SAINT-LARY-SOULAN, France — Four-time champion Chris Froome cracked in the feared 17th stage of the Tour de France through the Pyrenees on Wednesday, solidifying Sky teammate Geraint Thomas’ hold on the yellow jersey.
Colombian climber Nairo Quintana won the short but extremely difficult mountainous stage with a solo attack up the brutal finishing climb to Col du Portet.
Quintana, a three-time podium finisher in the Tour, finished 28 seconds ahead of Irish rider Dan Martin, while Thomas crossed third, 47 seconds back.
Froome finished eighth, 1:35 behind, and dropped from second to third overall, a distant 2 minutes, 31 seconds behind Thomas.
Tom Dumoulin moved up to second, 1:59 behind Thomas, the Welsh rider who is seeking his first Grand Tour victory.
“Thomas has been the strongest, and that’s the situation now,” Dumoulin said. “For me, so far it has not been possible to gain time on him.”
Froome is attempting to match the Tour record of five victories shared by Jacques Anquetil, Eddy Merckx, Bernard Hinault and Miguel Indurain. But he appeared to be close to conceding this title attempt.
“We just got to look after (Thomas) now,” Froome said. “I’ve won the last three Grand Tours and (Geraint)’s ridden an absolutely faultless race this year, so he fully deserves to be in the yellow jersey, and fingers crossed he finishes it off and gets the job done in Paris.”
Froome was first put in difficulty when Primoz Roglic attacked with 2.5 kilometres to go, and then was dropped for good when Dumoulin accelerated at the 2K banner.
While Thomas followed Dumoulin, Froome quickly lost ground and had to be escorted up the rest of the way by Colombian teammate Egan Bernal, who kept turning around to check on his team leader.
Sticking his tongue out in apparent exhaustion, it was a strong signal that Froome has reached his limit after winning the last three Grand Tours — the Tour and Spanish Vuelta last year and the Giro d’Italia in May.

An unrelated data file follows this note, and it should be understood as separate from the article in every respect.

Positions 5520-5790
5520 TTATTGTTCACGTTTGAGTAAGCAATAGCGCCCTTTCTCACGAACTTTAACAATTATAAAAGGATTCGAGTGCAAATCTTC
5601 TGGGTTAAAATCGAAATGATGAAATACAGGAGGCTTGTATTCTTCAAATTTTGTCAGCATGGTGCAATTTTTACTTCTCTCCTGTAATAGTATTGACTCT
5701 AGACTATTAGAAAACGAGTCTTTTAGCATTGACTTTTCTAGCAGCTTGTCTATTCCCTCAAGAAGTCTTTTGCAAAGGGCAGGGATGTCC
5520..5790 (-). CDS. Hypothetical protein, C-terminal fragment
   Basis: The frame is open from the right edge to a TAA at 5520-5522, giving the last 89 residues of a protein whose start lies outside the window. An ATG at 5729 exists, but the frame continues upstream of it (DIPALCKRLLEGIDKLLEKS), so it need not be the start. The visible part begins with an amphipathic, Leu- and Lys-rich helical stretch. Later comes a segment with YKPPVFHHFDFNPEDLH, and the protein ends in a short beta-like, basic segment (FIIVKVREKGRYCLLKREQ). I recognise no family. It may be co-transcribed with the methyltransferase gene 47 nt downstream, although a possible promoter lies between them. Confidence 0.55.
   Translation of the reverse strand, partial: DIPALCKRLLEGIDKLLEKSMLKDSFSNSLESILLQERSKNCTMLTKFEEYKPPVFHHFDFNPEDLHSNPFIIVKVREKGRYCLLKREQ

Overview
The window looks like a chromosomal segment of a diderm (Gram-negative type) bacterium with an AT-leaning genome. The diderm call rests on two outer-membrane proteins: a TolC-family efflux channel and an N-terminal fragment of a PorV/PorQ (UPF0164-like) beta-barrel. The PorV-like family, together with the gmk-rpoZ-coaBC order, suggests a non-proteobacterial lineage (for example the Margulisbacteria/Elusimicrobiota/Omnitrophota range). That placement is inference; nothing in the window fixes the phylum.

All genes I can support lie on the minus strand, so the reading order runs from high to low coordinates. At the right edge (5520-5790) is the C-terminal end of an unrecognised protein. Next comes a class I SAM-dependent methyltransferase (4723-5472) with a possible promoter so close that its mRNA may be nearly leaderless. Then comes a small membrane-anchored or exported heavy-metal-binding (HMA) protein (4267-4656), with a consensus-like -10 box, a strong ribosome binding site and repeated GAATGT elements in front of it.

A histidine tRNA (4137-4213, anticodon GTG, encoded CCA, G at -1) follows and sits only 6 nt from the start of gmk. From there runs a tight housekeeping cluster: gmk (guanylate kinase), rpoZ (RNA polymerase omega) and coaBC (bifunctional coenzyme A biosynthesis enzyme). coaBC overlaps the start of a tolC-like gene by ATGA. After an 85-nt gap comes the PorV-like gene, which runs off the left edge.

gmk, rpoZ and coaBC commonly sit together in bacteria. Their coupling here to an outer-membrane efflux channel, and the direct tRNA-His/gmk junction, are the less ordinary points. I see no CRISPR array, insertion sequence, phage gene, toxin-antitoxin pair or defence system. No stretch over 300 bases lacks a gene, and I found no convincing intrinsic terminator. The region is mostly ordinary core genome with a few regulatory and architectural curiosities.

Froome also had to deal with the pressure of an asthma drug case over the last nine months. He was cleared of doping five days before the Tour.
It was Quintana’s second career stage victory in the Tour, having also won a leg in 2013.
“I went through some difficult moments in the first part of this Tour and lost some time,” said Quintana, who is fifth overall. “But I still felt strong and had the energy to finish the race on a high. I usually improve in the third week of the Tour and it’s going that way.”
A Formula One-like grid start introduced to the Tour for the first time had little impact on the race as Thomas and Froome waited for their Sky teammates to join them.
The 65-kilometre (40-mile) route from Bagneres-de-Luchon featured three grueling climbs and hardly a stretch of flat road.
The unprecedented finish on the Col du Portet above Saint-Lary-Soulan at an altitude of 2,215 metres (7,267 feet) marked the highest point of this year’s race.
Measuring 16 kilometres at an average gradient of nearly nine per cent, organizers rated the Col du Portet as the second hardest climb in Tour history after Mont Ventoux.
With so much climbing to do right from the start, riders warmed up for up to an hour both on the road and on stationary rollers before the stage started.
Thomas started in “pole position” as the top 20 riders in the standings began ahead of lower-ranked riders in four more groups further behind.
The top riders had their numbers pasted on the road to indicate their grid positions.
Estonian rider Tanel Kangert launched an early solo breakaway and was first over the Montee de Peyragudes, the opening climb.
Peter Sagan, the three-time defending world champion and three-time stage winner in this year’s race, crashed on the descent from the Col de Val Louron, the second mountain of the day. Sagan made it to the finish with his jersey torn.
Tangert was alone in the lead until halfway up the Col du Portet, when Quintana caught him and surged ahead.
Quintana had followed along when Martin attacked from the yellow jersey group at the start of the climb.
There were no reported security issues a day after police used tear gas to disperse a farmers’ protest that had blocked the road with bales of hay.
After a less arduous Stage 18 on Thursday, there is another mountainous leg in the Pyrenees on Friday. Then there’s an individual time trial on Saturday before the three-week race ends Sunday in Paris.
— with files from Ciaran Fahey and Samuel Petrequin